We must rewild, and we must do it primarily for us. Not just for food, shelter and medicine, but for our wonder and our joy. Derek is confused as to what rewilding really means. Broadly speaking it refers to restoring areas of wilderness to their former glory, or as I like to imagine, to their true potential glory, but it is the reintroduction of some of the larger mammals that is coming to define it. Derek is not sure this is a good thing. Visions require next, beaver-sized, steps and large wolf leaps can be intimidating. We are a small island nation and in our degregated, denuded, humanised landscape many animals, if given the opportunity, will not simply return. They will have to be imported, quarantined, bred and put back in by us. Just like the beavers, we will have to re-create our own Eden.

Unfortunately, a great deal of people are still suffering from the industrialised Victorian mentality of man ruling over nature, manipulating it to serve the few instead of supporting it to serve the many. In our self-obsessed world if things must change, then we must be the ones in charge, we must be the ones changing things.

But the truth is we are not the only ones changing things. There are forces bigger and more violent than us at work, and there are forces smaller too, beaver sized in fact, peaceful, synergistic forces who are not only changing things for the better, but who are doing it better than we do. Their organic structures break down and are restored in 150 year cycles, while we plough on with our expensive impermeable barriers and ineffective flood defences. The beavers can do what we cannot, and I suspect it is for this reason we have resisted their return.

As for the beavers, they have returned regardless. Some are accommodated on private land like Derek's; some are in zoos; some have been released illegally; and others have simply chewed their way out.

Scotland's legal Beaver Trial, and less legal escapees, has resulted in the government giving them native species status in November 2016. This will afford them some protection, although the people who like to shoot them will probably still shoot them. They are now allowed to expand naturally, which I imagine they were busy doing anyway, but it is a start, and an important one.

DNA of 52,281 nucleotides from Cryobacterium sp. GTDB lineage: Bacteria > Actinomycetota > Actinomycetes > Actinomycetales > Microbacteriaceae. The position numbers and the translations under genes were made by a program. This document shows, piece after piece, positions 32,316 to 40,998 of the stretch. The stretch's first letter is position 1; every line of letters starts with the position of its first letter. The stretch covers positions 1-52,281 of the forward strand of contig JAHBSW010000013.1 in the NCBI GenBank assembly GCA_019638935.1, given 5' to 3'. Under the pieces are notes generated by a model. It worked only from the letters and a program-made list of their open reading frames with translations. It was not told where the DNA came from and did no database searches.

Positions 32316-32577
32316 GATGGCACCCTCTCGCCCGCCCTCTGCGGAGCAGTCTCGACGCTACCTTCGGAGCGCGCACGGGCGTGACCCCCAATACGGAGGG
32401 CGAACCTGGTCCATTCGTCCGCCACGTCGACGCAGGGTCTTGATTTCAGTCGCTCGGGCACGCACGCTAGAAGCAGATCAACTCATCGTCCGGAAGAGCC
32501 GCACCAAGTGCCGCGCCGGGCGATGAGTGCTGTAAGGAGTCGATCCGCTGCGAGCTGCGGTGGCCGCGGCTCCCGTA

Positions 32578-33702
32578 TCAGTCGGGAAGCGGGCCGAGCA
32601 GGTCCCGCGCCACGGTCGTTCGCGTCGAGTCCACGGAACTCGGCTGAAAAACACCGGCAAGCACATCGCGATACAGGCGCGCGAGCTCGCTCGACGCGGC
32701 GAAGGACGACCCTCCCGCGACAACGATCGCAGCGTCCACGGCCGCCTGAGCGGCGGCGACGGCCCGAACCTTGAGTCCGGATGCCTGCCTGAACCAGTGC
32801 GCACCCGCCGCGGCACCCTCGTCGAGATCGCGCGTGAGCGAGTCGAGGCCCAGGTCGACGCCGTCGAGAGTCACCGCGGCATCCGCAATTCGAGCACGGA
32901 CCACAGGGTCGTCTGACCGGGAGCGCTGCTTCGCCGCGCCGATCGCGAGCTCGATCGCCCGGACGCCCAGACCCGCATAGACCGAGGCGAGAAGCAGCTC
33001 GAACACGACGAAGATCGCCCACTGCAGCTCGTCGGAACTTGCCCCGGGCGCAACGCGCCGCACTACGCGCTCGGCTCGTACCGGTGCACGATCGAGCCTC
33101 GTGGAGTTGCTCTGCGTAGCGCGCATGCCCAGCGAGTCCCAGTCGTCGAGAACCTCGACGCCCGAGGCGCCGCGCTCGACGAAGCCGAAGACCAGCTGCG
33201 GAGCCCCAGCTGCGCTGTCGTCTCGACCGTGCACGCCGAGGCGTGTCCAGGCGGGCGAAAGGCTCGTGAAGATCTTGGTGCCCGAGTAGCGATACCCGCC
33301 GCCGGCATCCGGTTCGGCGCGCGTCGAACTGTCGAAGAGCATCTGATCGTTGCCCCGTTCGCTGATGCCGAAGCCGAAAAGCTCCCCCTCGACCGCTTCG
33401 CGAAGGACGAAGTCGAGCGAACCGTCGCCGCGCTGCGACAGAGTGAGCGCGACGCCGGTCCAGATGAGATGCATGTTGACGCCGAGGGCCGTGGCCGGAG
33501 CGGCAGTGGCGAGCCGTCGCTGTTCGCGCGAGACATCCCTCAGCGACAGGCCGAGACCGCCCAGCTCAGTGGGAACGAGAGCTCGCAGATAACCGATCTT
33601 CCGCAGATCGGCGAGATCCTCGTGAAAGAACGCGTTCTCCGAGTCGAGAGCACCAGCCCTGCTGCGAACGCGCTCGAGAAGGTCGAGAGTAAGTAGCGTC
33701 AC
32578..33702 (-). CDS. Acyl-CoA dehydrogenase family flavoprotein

Back in England we have a rogue population living wild on the River Otter. They are now being monitored by the Devon Wildlife Trust and if they get enough support, our beavers too will be allowed to stay. They are hugely popular in the town of Otter St Mary among children and adults alike, and are already helping a number of local tourist-based businesses to thrive. I will certainly be visiting them this summer, and I suspect I will even contribute and earn a Devon Wildlife Trust fluffy beaver toy for Atlas.

Beavers have been reintroduced right across Europe; Germany has over 30,000 and France 15,000, although numbers are contained where conflict with human systems is perceived. I asked Derek what he thinks about beaver/ human conflict; "It is a conflict of rhetoric," he says. "There is no conflict."

I love rivers. And I am not alone in this, it is the English idyll. Draping willows, sparkling water, and long summer nights; dragonflies, water voles, kingfishers, heron, otters, beavers. We have only to extend our minds. Reach out in all directions, backwards as well as forward through time and the beavers are there, beavering away, doing what beavers do best, transforming their landscape, rewilding their rivers, building from the ground up.

Derek would like to see beavers returned to all major river systems in large numbers. I love his vision. And like warrior poets, the beavers keep building, keep creating, keep transforming their world.

The beautiful chaos the beaver creates may not be in line with our tidy, short-term goals, but it is in line with something much greater. Something more complex, more intricate and more accommodating than most of us can comprehend. The beaver has much to teach us. How to cooperate with others, how to be resourceful, how to be with the chaos without feeling the need to tidy it up. How to hold a vision and be in the unknown. How to do what you love regardless of anyone's opinion. Beaver chaos is the right kind of chaos. It is a wild chaos, and a necessary one. Because if we wish to restore our environment, we are going to need some help, and the beaver is the best place to start. For he already knows what to do and has all the skills with which to do it. And as the beavers build their own Eden, they begin the restoration of ours.



Derek Gow

Devon WildlifeTrust